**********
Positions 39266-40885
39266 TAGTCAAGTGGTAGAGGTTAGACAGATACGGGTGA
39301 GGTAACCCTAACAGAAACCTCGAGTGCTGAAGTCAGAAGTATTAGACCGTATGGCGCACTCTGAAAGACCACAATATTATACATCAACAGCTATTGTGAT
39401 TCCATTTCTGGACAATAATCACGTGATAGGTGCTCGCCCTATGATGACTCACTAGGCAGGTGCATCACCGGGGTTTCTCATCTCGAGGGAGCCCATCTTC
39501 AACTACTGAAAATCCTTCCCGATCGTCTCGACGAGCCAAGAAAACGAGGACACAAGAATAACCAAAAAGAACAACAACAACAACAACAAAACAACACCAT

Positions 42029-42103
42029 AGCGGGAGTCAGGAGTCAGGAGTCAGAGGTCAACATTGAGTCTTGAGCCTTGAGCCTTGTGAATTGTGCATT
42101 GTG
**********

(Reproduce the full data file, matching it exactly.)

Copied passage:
Positions 39266-40885
39266 TAGTCAAGTGGTAGAGGTTAGACAGATACGGGTGA
39301 GGTAACCCTAACAGAAACCTCGAGTGCTGAAGTCAGAAGTATTAGACCGTATGGCGCACTCTGAAAGACCACAATATTATACATCAACAGCTATTGTGAT
39401 TCCATTTCTGGACAATAATCACGTGATAGGTGCTCGCCCTATGATGACTCACTAGGCAGGTGCATCACCGGGGTTTCTCATCTCGAGGGAGCCCATCTTC
39501 AACTACTGAAAATCCTTCCCGATCGTCTCGACGAGCCAAGAAAACGAGGACACAAGAATAACCAAAAAGAACAACAACAACAACAACAAAACAACACCAT

Positions 42029-42103
42029 AGCGGGAGTCAGGAGTCAGGAGTCAGAGGTCAACATTGAGTCTTGAGCCTTGAGCCTTGTGAATTGTGCATT
42101 GTG